- Search The Registry
- Teacher’s Forum
- Street Team Youth Programs
- About Us
- Creating Support
- My Account
Melvin Van Peebles
*Melvin Van Peebles was born on this date in 1932. He was a Black artist, author, film actor, director, and producer.
Born in Chicago, IL, Van Peebles was raised in a working-class home headed by his father, who was a tailor. After high school, he attended Ohio Wesleyan University, graduating with a B.A. in English in 1953. From there, he served three years as a navigator and bombardier in the U.S. Air Force Strategic Air Command starting in 1954. After leaving the Air Force, he lived in Mexico, where he worked as a portrait painter and met his wife, photographer Maria Marx. The couple soon gave birth to a son Mario Van Peebles.
He moved back to the United States and made his first short films - "Sunlight" (1958) and "Three Pickup Men for Herrick" (1958), while working in a San Francisco post office. He went on to live in Holland and France, working as a reporter in Paris, where he also began writing French-language books, Un Ours pour le F.B.I. (1964), Un Americain en enfer (1965), and La Fete a Harlem (1967). With a grant from the French Cinema Center, Van Peebles made his feature debut by adapting his novel La Permission (1967) into "The Story of a Three-Day Pass" (1967), a romantic drama about the relationship between a Black soldier (Harry Baird) and a white French girl (Nicole Berger).
The film was selected as the French entry in the 1968 San Francisco Film Festival, where some American reviewers embraced the picture as a promising directorial debut. Choosing between various offers from American studios, Van Peebles returned to the United States to direct and score the sharp-edged comedy, "The Watermelon Man" (1970), about a white bigot played by Black comedian Godfrey Cambridge in whiteface - who wakes up one day to discover he has become Black.
Around the time he was filming, Van Peebles recorded his first album, Brer Soul (1969), a spoken word album that was subsequently cited as a precursor to rap music. Combining his musical and narrative talents, he wrote the book, music, and lyrics for "Ain't Supposed to Die a Natural Death" (1971), a series of 19 darkly comic politically-themed monologues about life for African Americans in the ghetto which earned seven Tony Award nominations, including one for Best Musical. In 1971, Van Peebles independently produced, directed, wrote, scored, and acted in his best-known film, "Sweet Sweetback's Baadasssss Song." The film cost $500,000, including $50,000 borrowed from comedian Bill Cosby and grossed over $14 million. "Sweetback" was one of the first films to define an African American aesthetic while helping to usher in the blaxploitation movies of the 1970s.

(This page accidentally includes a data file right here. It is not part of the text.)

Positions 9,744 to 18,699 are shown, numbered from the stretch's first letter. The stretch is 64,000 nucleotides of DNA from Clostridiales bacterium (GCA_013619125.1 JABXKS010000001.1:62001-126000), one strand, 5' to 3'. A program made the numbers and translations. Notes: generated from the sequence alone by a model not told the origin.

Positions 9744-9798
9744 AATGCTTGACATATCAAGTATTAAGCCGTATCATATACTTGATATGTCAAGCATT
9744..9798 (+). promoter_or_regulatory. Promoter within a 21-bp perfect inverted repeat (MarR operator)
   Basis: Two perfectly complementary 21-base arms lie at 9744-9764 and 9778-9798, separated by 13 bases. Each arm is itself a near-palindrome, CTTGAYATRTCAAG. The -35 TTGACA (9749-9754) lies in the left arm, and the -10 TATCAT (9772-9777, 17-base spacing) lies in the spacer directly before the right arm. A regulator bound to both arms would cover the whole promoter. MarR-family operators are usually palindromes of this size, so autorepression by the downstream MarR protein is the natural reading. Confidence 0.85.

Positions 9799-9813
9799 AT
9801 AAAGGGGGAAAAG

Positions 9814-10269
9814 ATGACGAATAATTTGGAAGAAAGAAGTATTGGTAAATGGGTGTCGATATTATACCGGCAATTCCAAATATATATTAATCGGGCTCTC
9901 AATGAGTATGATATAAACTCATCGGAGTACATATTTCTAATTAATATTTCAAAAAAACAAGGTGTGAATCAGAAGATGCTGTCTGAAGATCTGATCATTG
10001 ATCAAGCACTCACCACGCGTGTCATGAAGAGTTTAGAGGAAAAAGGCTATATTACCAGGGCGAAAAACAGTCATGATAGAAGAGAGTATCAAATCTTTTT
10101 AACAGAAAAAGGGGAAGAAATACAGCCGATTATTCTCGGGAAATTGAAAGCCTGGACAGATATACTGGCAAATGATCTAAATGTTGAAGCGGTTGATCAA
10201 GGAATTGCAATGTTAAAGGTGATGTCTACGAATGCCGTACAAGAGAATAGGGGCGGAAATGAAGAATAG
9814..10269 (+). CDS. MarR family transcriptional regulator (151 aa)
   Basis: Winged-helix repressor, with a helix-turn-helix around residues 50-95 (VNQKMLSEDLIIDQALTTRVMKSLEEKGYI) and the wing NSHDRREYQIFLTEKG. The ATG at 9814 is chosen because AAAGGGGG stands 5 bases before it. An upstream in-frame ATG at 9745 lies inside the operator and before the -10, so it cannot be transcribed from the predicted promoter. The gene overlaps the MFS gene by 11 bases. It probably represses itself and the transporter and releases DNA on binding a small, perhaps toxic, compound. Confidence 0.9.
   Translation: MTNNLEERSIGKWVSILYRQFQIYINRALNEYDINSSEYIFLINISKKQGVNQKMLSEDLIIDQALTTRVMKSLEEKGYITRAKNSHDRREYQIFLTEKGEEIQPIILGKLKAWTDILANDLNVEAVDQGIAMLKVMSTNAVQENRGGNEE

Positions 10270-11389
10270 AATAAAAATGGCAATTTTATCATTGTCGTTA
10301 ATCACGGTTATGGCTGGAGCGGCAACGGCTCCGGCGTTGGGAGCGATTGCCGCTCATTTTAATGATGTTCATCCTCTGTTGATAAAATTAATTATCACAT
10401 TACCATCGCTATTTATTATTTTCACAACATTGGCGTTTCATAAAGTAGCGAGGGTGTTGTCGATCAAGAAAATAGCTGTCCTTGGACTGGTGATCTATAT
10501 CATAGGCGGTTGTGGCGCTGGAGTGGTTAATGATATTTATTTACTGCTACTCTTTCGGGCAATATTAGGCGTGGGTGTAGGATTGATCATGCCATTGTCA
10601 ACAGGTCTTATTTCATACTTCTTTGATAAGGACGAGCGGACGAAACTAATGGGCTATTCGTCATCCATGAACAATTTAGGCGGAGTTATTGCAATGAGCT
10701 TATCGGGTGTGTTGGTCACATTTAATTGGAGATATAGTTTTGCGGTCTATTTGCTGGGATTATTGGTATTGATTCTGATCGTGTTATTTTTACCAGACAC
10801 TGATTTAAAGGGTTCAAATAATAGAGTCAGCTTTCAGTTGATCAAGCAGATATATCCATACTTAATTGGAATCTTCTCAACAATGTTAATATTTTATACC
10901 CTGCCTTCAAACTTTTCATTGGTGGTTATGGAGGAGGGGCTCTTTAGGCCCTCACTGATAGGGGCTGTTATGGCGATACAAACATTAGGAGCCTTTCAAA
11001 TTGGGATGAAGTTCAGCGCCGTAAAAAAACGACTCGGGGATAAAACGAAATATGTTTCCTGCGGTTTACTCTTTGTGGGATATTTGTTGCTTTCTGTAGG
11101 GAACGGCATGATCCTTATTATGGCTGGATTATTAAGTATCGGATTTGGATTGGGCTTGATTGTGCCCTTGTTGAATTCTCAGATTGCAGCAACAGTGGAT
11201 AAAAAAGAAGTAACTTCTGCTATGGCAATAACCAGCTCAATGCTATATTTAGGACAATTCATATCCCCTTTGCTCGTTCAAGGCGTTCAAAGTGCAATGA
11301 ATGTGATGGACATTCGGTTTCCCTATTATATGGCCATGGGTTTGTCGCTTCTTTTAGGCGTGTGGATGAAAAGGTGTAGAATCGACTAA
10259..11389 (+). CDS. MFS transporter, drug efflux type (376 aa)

In 1972, Van Peebles composed for theater an adaptation of his novel Harlem Party called "Don't Play Us Cheap," for which he wrote both the book and music and earned two Tony Award nominations. Though he filmed a version the following year, the movie was not released on video in the mid-1990s. In 1976, Van Peebles segued to television, scripting and composing the title song for a small-screen movie, "Just an Old Sweet Song." In 1977, he wrote the screenplay for "Greased Lightning," a low-budget biopic starring Richard Pryor as Wendell Scott, the first black racecar driver. In 1978, Van Peebles moved on to writing the pilot for "Down Home." He made his television-acting debut in the three-part miniseries "The Sophisticated Gents" in 1981, from 1983 to 1987.
As a businessman, Van Peebles worked on Wall Street as a trader at the American Stock Exchange. Though initially planning to partake for just six months, he instead spent several successful years on Wall Street, even penning an investing how-to book, Bold Money: A New Way to Play the Options Market (1986), and forming his own municipal bonds firm, Van Peebles and Hayes Municipal Securities, in 1987.
Other Van Peebles acting credits include "O.C. & Stiggs" (1987) and "Jaws: The Revenge" (1987) "Sonny Spoon" (NBC, 1988), "Identity Crisis" (1989) "Boomerang" (1992), and "Posse" (1993) "Tales of Erotica" (1994) and "Panther" (1995). In 2003, Van Peebles appeared as Sweetback in "The Hebrew Hammer." He was the next subject of director Joe Angio's documentary "How to Eat Your Watermelon in White Company (and Enjoy It)" (2005). After a prominent supporting role in "Blackout" (BET, 2008). He moved on to co-directed "Gang in Blue" (1996) "Classified X" (1998), "Le Conte du Ventre Plein" (2000), and "Confessions of an Ex-Doofus-Itchyfooted Mutha" (2009).
In 2017, Methane Momma, a short film directed by Alain Rimbert, featured Van Peebles and his narration of poetic work with musical accompaniment by The Heliocentrics. In 2019, Burnt Sugar presented the film Sweetback in Brooklyn while playing their interpretation of the soundtrack. Van Peebles appeared at the presentation.
Melvin Van Peebles died in Manhattan, NY, on September 21, 2021.